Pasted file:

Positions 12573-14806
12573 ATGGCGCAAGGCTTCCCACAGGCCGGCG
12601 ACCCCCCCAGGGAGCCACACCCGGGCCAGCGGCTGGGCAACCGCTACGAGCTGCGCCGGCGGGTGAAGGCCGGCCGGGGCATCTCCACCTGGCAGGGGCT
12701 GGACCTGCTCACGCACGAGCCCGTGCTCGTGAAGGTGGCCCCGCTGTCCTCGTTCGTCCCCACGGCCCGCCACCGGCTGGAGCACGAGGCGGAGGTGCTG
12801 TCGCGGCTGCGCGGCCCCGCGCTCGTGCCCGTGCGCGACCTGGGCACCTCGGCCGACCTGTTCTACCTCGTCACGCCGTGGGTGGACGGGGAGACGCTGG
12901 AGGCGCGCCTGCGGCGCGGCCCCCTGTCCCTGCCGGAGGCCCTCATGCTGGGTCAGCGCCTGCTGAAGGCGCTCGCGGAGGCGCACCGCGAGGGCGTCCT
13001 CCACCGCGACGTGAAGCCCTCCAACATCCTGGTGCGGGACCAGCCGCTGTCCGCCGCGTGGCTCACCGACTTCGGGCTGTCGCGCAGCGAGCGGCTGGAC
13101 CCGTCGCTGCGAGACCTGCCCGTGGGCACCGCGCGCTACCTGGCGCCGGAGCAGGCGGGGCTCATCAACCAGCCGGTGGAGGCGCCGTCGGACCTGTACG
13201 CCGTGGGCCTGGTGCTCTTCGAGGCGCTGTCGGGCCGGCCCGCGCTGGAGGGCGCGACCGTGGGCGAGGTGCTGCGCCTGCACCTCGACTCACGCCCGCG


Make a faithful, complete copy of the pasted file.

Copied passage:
Positions 12573-14806
12573 ATGGCGCAAGGCTTCCCACAGGCCGGCG
12601 ACCCCCCCAGGGAGCCACACCCGGGCCAGCGGCTGGGCAACCGCTACGAGCTGCGCCGGCGGGTGAAGGCCGGCCGGGGCATCTCCACCTGGCAGGGGCT
12701 GGACCTGCTCACGCACGAGCCCGTGCTCGTGAAGGTGGCCCCGCTGTCCTCGTTCGTCCCCACGGCCCGCCACCGGCTGGAGCACGAGGCGGAGGTGCTG
12801 TCGCGGCTGCGCGGCCCCGCGCTCGTGCCCGTGCGCGACCTGGGCACCTCGGCCGACCTGTTCTACCTCGTCACGCCGTGGGTGGACGGGGAGACGCTGG
12901 AGGCGCGCCTGCGGCGCGGCCCCCTGTCCCTGCCGGAGGCCCTCATGCTGGGTCAGCGCCTGCTGAAGGCGCTCGCGGAGGCGCACCGCGAGGGCGTCCT
13001 CCACCGCGACGTGAAGCCCTCCAACATCCTGGTGCGGGACCAGCCGCTGTCCGCCGCGTGGCTCACCGACTTCGGGCTGTCGCGCAGCGAGCGGCTGGAC
13101 CCGTCGCTGCGAGACCTGCCCGTGGGCACCGCGCGCTACCTGGCGCCGGAGCAGGCGGGGCTCATCAACCAGCCGGTGGAGGCGCCGTCGGACCTGTACG
13201 CCGTGGGCCTGGTGCTCTTCGAGGCGCTGTCGGGCCGGCCCGCGCTGGAGGGCGCGACCGTGGGCGAGGTGCTGCGCCTGCACCTCGACTCACGCCCGCG